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No piece is exactly alike, as they are
made completely by hand.

Paint becomes a refined tactile element, ending up slightly raised over the background. Talavera is a ceramic introduced by the Spaniards in the 16th Century and named after the city - Talavera de la Reina in Spain. In the first century of the colonial period this ceramic became commonly produced in Puebla, Mexico, mainly for tiles. What makes this ceramic so particular besides the craze of the glaze and its distinct porous milky-white background, is the fact that only six colors are traditionally permitted in its production. For our pieces we collaborate with Uriarte, the oldest and biggest certified continuously operating producer in Latin America. Sample pieces undergo sixteen laboratory tests with international certifications from different laboratories. Only nine workshops have been certified to call their work Talavera, having therefore in every piece their logo, the initials of the artist and the location. Uriarte maintains 16th Century methods, keeping the value of Talavera´s tradition alive. The production begins when black sand from Amozoc and white sand from Tecalli are filtered, washed and mixed. The piece is then made, drying for several days to be later fired at 800 °C to 1000°C. The initial glazing is applied as background, in a milky white color. After this the object is painted by hand and a second firing up to 1150 °C is applied to harden the gaze. The relief of the decoration is elegant and subtly noticeable. All these materials, textures and colors, represent in a symbolic way the layers of history and the hours of work invested in the creation of every individual piece.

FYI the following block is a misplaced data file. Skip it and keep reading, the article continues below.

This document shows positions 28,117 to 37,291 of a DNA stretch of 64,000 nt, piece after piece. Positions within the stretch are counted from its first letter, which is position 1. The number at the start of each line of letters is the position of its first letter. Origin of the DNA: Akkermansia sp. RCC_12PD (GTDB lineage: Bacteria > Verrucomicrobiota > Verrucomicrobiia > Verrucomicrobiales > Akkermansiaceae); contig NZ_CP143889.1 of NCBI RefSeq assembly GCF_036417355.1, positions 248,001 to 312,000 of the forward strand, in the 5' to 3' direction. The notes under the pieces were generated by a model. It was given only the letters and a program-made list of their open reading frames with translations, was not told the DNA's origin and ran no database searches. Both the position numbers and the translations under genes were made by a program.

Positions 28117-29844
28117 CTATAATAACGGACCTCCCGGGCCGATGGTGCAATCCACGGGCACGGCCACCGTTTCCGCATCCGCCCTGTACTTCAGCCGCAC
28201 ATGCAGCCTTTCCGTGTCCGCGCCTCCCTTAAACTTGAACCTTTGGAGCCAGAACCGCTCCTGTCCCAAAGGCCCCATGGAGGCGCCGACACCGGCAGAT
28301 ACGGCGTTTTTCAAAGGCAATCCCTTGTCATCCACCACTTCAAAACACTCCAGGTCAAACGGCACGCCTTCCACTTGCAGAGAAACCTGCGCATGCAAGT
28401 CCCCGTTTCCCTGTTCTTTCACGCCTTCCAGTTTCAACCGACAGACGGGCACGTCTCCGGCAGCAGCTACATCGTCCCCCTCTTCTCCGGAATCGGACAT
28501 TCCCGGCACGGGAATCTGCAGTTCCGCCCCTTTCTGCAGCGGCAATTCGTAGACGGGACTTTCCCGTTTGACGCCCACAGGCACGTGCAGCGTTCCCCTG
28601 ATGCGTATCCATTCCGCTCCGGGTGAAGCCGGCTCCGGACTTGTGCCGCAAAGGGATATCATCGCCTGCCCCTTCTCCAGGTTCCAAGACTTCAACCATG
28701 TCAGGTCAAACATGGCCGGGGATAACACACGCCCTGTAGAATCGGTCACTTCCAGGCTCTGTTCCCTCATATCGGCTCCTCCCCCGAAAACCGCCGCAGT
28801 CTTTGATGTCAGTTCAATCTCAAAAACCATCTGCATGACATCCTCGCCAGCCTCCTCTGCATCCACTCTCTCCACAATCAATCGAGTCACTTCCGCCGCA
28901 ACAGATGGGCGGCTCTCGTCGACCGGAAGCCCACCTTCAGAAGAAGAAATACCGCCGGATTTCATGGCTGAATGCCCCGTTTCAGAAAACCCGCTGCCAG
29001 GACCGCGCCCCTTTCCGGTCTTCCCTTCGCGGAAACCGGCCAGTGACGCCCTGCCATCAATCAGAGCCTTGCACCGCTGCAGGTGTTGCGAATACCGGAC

The richness of the Talavera legacy is exposed in every single stage of its production, from the natural clays and pigments used, to the crazing process of the glaze.

Paint becomes a refined tactile element, ending up slightly raised over the background.

Artisans work the stone passionately, with great care and dedication.